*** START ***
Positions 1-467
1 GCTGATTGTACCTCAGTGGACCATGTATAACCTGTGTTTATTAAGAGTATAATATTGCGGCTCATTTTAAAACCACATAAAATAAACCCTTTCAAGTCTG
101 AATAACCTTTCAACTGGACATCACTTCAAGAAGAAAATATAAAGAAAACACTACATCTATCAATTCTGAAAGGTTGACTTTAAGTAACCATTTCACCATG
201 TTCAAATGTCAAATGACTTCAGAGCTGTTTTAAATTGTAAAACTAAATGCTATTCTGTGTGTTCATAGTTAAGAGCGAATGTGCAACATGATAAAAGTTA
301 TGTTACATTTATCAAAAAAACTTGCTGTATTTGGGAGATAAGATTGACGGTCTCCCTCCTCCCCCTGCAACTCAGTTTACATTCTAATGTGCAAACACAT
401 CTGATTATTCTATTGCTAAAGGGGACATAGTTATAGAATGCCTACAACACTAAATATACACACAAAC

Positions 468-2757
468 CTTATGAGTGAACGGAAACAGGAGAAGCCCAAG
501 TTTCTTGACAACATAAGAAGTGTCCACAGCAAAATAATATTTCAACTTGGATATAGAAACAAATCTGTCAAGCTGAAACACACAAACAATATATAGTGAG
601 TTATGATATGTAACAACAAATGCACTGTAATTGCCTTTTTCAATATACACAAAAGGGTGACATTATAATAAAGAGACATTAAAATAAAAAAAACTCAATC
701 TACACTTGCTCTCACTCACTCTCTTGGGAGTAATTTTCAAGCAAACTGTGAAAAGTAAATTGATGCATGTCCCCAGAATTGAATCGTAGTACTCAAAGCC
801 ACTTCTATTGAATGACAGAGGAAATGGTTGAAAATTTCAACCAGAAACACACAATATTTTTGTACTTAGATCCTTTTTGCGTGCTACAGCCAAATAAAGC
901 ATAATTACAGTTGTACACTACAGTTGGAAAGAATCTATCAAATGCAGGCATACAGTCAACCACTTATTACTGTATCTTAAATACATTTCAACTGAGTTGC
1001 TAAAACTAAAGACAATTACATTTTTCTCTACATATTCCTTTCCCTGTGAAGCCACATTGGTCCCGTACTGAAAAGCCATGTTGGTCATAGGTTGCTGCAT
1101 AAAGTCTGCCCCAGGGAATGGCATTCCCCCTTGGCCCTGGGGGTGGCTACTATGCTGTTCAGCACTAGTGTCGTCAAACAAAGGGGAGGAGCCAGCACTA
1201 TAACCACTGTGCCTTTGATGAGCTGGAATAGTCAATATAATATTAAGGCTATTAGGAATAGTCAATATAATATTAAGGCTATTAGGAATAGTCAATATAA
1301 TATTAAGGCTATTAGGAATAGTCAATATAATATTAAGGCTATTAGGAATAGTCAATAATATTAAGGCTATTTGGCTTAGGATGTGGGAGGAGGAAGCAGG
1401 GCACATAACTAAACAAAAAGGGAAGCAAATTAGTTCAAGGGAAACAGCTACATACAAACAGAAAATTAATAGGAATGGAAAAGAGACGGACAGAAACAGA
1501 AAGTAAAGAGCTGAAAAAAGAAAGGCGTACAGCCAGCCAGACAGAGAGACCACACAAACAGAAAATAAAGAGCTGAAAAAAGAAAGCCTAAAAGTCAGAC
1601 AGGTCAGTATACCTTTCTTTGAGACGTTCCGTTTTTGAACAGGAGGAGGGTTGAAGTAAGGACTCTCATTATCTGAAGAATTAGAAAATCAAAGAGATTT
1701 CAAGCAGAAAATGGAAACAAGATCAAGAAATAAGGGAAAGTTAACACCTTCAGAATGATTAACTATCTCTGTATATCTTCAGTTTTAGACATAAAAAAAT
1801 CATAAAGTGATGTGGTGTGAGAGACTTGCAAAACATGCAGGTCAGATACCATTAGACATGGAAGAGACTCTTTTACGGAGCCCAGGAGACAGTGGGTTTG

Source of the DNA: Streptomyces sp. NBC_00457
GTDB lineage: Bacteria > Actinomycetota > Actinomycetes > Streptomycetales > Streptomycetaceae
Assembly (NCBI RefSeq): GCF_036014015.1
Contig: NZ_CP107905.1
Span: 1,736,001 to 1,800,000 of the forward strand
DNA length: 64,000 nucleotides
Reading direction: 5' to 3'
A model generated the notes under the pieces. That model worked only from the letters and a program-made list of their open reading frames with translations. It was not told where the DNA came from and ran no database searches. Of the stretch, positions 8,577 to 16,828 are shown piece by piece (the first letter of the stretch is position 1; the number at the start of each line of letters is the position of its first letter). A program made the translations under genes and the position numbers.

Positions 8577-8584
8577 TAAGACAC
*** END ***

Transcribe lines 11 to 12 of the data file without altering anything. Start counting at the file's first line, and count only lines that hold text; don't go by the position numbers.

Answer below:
701 TACACTTGCTCTCACTCACTCTCTTGGGAGTAATTTTCAAGCAAACTGTGAAAAGTAAATTGATGCATGTCCCCAGAATTGAATCGTAGTACTCAAAGCC
801 ACTTCTATTGAATGACAGAGGAAATGGTTGAAAATTTCAACCAGAAACACACAATATTTTTGTACTTAGATCCTTTTTGCGTGCTACAGCCAAATAAAGC